June 18, Saturday - Now that the plan to lift the canon is at risk, the importance of the photo mosaic has been elevated. After looking at my departure schedule I realized that there was no practical way I could dive Monday evening and get my gear dried out and packed for departure Tuesday afternoon. That meant I could only get two shots at doing the video for the photo mosaic. It would take a lot of luck to do it in two dives. Our first dive was to orient ourselves to the wreck site and Curtis and I were going to swim the camera from the propeller to forward of the boilers and back. Billy Ray offered to be safety diver for one chance to launch the light sled and scooter today since he wanted to dive the Alabama on Sunday with Gordon on the anniversary of the sinking. Running the scooter and lighting system on its first at depth test in 200 ft of water, on an unfamiliar site that that slowly erodes from sight, in 15 feet of visibility sounded like a great way to end up scootering into never-never land and doing an open water decompression in the nasty currents of the channel. Once I had a little familiarity with the wreck I was willing to take the scooter and light frame for a spin, but his offer sounded a bit foolhardy. We opted instead to swim the camera on two passes up and down the baseline to get oriented to the site. At dive time Curtis and I suited up and were hoping to get in slightly earlier than the French divers so we could photograph the site before the dredging got into full swing and dropped the visibility. When Gordon said we could go anytime I rolled in. The current was still humping. I told them I was OK and decided to just hold onto the surface line until the current subsided a bit. I was still ahead of Curtis. I waited for a few minutes comfortable at the stern of the boat and then surface crew decided to pull me to the bow and let me try to make it to the line. We have an exceptionally long mooring on the boat and we have to swim from the boat to where the mooring line meets the water. There was no way I could make it so I dropped back to catch my breath on the tow line. Then they towed Curtis to the bow and encouraged him to swim to the line. He took off and made it so I followed and made it -- huffing and puffing, but I made it. I gave Curtis the OK sign to start the descent, but no dice. Curtis was totally winded and gave me the scrub the dive sign. I gave him the wait OK sign, but it was no use. We headed back to the stern of the boat and I thought given a minute to catch his breath he'd be OK, but he was really winded and quite uncomfortable with doing the dive. In tech diving the rule is you never argue when your buddy scrubs and you never apologize when you do since it happens to everyone at some time. As it turned out we were almost fifteen minutes early for the dive which of course gave us the ripping current. Lesson well learned, but another dive day lost.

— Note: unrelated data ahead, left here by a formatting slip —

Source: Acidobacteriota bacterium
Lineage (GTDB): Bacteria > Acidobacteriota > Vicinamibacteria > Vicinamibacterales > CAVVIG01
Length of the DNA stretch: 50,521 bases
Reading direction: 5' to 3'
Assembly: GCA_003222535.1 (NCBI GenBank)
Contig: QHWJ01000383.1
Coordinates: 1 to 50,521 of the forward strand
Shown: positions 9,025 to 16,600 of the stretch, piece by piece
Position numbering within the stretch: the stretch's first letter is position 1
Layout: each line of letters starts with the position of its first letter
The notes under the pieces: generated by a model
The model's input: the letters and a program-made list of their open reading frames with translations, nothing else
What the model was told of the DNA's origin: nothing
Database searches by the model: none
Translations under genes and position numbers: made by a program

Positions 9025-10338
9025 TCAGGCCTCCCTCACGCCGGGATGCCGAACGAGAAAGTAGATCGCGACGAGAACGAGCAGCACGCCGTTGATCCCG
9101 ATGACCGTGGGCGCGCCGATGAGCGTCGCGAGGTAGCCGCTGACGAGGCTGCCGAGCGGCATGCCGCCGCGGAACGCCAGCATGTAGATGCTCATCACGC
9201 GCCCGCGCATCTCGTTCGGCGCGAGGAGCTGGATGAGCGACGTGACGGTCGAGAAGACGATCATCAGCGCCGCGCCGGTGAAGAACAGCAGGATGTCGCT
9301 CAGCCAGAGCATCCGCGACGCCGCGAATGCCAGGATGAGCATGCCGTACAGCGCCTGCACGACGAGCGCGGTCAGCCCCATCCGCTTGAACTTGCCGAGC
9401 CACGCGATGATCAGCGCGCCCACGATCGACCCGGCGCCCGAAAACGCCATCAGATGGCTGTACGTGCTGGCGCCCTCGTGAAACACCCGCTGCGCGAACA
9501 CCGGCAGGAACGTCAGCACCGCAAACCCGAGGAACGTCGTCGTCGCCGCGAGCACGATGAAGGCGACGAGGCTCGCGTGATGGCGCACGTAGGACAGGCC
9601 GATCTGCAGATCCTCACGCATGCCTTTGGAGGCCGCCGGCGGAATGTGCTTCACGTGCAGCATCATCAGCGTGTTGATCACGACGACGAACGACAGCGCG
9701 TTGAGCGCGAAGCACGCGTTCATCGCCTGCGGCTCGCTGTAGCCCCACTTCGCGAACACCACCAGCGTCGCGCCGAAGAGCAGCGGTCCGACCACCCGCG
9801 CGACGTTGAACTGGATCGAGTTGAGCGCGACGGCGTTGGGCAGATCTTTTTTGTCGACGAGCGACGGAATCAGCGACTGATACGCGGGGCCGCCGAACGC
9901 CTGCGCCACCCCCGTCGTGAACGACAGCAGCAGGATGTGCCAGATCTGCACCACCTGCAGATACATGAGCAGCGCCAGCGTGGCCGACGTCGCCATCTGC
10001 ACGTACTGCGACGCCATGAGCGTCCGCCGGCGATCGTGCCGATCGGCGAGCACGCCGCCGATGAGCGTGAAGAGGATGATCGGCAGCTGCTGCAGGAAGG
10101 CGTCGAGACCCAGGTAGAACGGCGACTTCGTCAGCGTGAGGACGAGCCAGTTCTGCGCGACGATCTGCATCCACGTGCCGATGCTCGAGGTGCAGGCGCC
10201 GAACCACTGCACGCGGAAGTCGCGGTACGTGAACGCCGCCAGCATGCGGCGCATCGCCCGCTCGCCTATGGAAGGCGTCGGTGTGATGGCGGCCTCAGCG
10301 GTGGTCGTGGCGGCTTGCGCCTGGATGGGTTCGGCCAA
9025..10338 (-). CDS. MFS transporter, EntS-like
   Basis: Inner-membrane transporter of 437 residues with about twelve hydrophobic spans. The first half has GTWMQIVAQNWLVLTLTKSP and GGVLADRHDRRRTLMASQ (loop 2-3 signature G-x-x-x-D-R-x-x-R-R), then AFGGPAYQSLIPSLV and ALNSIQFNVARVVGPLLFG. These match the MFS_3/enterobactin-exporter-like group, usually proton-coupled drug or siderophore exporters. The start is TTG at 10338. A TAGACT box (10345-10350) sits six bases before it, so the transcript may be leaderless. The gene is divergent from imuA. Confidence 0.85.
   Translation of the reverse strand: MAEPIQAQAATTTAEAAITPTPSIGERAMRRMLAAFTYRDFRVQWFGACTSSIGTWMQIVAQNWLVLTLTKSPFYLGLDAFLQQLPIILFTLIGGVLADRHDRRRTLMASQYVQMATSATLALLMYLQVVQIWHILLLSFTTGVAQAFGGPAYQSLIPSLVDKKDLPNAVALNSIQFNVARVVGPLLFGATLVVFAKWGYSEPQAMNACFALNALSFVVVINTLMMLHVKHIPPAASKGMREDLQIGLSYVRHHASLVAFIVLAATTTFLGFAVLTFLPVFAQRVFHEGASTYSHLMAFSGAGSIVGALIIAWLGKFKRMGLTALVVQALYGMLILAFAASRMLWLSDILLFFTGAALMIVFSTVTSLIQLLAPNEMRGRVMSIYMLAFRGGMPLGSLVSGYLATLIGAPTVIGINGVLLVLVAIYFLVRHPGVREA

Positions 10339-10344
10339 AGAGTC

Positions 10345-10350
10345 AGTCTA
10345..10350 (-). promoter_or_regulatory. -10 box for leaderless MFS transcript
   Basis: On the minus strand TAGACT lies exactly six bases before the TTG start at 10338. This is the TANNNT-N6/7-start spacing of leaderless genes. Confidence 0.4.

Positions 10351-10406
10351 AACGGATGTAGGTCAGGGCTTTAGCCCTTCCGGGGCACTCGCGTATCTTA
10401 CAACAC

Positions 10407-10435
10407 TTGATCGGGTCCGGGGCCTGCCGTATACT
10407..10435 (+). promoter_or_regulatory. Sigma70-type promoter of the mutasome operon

June 19 Sunday - With the currents increasing the thought of putting the large light frame down was less appealing and I was uncomfortable trying to navigate the wreck site on the scooter with only 15 foot of visibility. Instead I came up with a way to use my light frame mounts to mount the camera with Gordon's HID video lights on the scooter. That would make the system much less unwieldy, but still allow me to get several shorter passes of the wreck site. Everything looked like a go until I tested the Farallon scooter. I pushed the triggers in several combinations and sequences and could not get it to work. The prop made one quick half turn and quit. It tried to fix it, but it was far more complicated than I was going to be able to figure out and fix in a the short time we had. Now the only thing we could do is to try just swimming the camera on two passes three quarters of the way up the center of the wreck. Without the scooter to overcome the current and steady the camera it was difficult to say how steady I could hold the camera. The plan was to put three divers in the water -- Gordon, Billy Ray, and I. I was going to try to hold the camera steady pointed down toward the wreck site and swim up and back from the propeller to forward of the boilers and back. Gordon was going to spot me as a safety diver and Billy Ray was going to look at the boilers. This time we waited for the French divers to enter the water first which gave us the key as to when the current had dropped enough. Gordon followed me down and I headed to the propeller lifting frame and adjusted the camera for a run eight feet above the bottom. Although the visibility was not the greatest eight feet looked like no problem. That gave me an eight foot swath. The run down the wreck went well. I held it reasonably steady and before I knew it I was at the stove. The swim back was a bear cat. I was swimming at more than a 45 degree angle to the baseline to keep from getting pushed off the run. By the time I made it back to the pivot gun area, which is near our mooring I was ready to pause, catch my breath, and shoot a little of the dredging. I got the two passes as planned, but I was unsure if you'd call it a cold-water moderate work dive, which is what I had planned my decompression schedule around. To compensate I added over ten minutes on to my decompression schedule for safety. As Gordon and I headed up the line neither of us knew where Billy Ray was. He was trailing us down the line and neither of us had seen him during the dive. We reluctantly decided to head up hoping he was ahead of us. Buddy control is always a problem when diving a threesome. When we reached the 60' stop safety diver Curtis gave us the OK so we knew Billy Ray had made it back.